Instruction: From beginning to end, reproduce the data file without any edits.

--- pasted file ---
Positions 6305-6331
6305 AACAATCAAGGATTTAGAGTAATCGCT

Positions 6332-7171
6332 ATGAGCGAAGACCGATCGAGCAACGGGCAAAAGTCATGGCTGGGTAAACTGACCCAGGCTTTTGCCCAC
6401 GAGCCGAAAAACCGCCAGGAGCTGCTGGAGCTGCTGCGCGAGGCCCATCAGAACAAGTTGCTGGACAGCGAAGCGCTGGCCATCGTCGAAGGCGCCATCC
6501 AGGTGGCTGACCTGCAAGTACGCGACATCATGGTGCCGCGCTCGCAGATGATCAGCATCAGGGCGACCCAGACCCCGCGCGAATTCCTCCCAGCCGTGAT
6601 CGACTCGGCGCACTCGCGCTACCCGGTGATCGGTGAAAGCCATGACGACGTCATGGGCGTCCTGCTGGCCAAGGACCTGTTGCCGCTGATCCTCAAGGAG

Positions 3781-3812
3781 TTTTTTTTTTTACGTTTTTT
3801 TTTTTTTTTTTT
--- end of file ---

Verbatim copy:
Positions 6305-6331
6305 AACAATCAAGGATTTAGAGTAATCGCT

Positions 6332-7171
6332 ATGAGCGAAGACCGATCGAGCAACGGGCAAAAGTCATGGCTGGGTAAACTGACCCAGGCTTTTGCCCAC
6401 GAGCCGAAAAACCGCCAGGAGCTGCTGGAGCTGCTGCGCGAGGCCCATCAGAACAAGTTGCTGGACAGCGAAGCGCTGGCCATCGTCGAAGGCGCCATCC
6501 AGGTGGCTGACCTGCAAGTACGCGACATCATGGTGCCGCGCTCGCAGATGATCAGCATCAGGGCGACCCAGACCCCGCGCGAATTCCTCCCAGCCGTGAT
6601 CGACTCGGCGCACTCGCGCTACCCGGTGATCGGTGAAAGCCATGACGACGTCATGGGCGTCCTGCTGGCCAAGGACCTGTTGCCGCTGATCCTCAAGGAG

Positions 3781-3812
3781 TTTTTTTTTTTACGTTTTTT
3801 TTTTTTTTTTTT